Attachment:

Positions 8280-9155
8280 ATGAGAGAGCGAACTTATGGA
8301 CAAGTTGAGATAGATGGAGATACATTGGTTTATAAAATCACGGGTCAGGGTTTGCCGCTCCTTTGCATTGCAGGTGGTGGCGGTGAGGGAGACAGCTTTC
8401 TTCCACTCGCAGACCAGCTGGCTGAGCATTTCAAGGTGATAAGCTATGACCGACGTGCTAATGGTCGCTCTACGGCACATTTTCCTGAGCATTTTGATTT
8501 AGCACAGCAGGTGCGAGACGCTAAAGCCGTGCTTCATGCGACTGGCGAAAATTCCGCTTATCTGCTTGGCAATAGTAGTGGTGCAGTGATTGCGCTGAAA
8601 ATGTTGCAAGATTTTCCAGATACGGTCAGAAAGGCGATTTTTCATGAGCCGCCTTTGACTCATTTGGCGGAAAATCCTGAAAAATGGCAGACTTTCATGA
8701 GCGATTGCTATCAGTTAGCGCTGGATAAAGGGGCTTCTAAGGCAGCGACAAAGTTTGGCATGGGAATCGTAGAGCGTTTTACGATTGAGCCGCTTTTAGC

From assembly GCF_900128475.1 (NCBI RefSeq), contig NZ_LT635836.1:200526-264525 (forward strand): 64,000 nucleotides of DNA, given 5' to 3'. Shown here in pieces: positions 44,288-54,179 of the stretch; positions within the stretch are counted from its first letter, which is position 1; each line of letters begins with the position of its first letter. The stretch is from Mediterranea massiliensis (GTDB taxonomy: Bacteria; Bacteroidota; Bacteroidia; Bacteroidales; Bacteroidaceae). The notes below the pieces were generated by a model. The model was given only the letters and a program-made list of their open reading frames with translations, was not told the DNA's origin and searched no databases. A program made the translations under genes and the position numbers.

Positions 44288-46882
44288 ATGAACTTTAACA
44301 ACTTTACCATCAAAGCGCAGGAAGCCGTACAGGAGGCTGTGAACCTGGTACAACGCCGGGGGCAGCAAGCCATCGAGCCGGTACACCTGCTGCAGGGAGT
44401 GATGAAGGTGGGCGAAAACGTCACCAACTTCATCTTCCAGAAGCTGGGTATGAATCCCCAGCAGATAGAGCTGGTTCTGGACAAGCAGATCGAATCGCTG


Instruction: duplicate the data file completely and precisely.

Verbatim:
Positions 8280-9155
8280 ATGAGAGAGCGAACTTATGGA
8301 CAAGTTGAGATAGATGGAGATACATTGGTTTATAAAATCACGGGTCAGGGTTTGCCGCTCCTTTGCATTGCAGGTGGTGGCGGTGAGGGAGACAGCTTTC
8401 TTCCACTCGCAGACCAGCTGGCTGAGCATTTCAAGGTGATAAGCTATGACCGACGTGCTAATGGTCGCTCTACGGCACATTTTCCTGAGCATTTTGATTT
8501 AGCACAGCAGGTGCGAGACGCTAAAGCCGTGCTTCATGCGACTGGCGAAAATTCCGCTTATCTGCTTGGCAATAGTAGTGGTGCAGTGATTGCGCTGAAA
8601 ATGTTGCAAGATTTTCCAGATACGGTCAGAAAGGCGATTTTTCATGAGCCGCCTTTGACTCATTTGGCGGAAAATCCTGAAAAATGGCAGACTTTCATGA
8701 GCGATTGCTATCAGTTAGCGCTGGATAAAGGGGCTTCTAAGGCAGCGACAAAGTTTGGCATGGGAATCGTAGAGCGTTTTACGATTGAGCCGCTTTTAGC

From assembly GCF_900128475.1 (NCBI RefSeq), contig NZ_LT635836.1:200526-264525 (forward strand): 64,000 nucleotides of DNA, given 5' to 3'. Shown here in pieces: positions 44,288-54,179 of the stretch; positions within the stretch are counted from its first letter, which is position 1; each line of letters begins with the position of its first letter. The stretch is from Mediterranea massiliensis (GTDB taxonomy: Bacteria; Bacteroidota; Bacteroidia; Bacteroidales; Bacteroidaceae). The notes below the pieces were generated by a model. The model was given only the letters and a program-made list of their open reading frames with translations, was not told the DNA's origin and searched no databases. A program made the translations under genes and the position numbers.

Positions 44288-46882
44288 ATGAACTTTAACA
44301 ACTTTACCATCAAAGCGCAGGAAGCCGTACAGGAGGCTGTGAACCTGGTACAACGCCGGGGGCAGCAAGCCATCGAGCCGGTACACCTGCTGCAGGGAGT
44401 GATGAAGGTGGGCGAAAACGTCACCAACTTCATCTTCCAGAAGCTGGGTATGAATCCCCAGCAGATAGAGCTGGTTCTGGACAAGCAGATCGAATCGCTG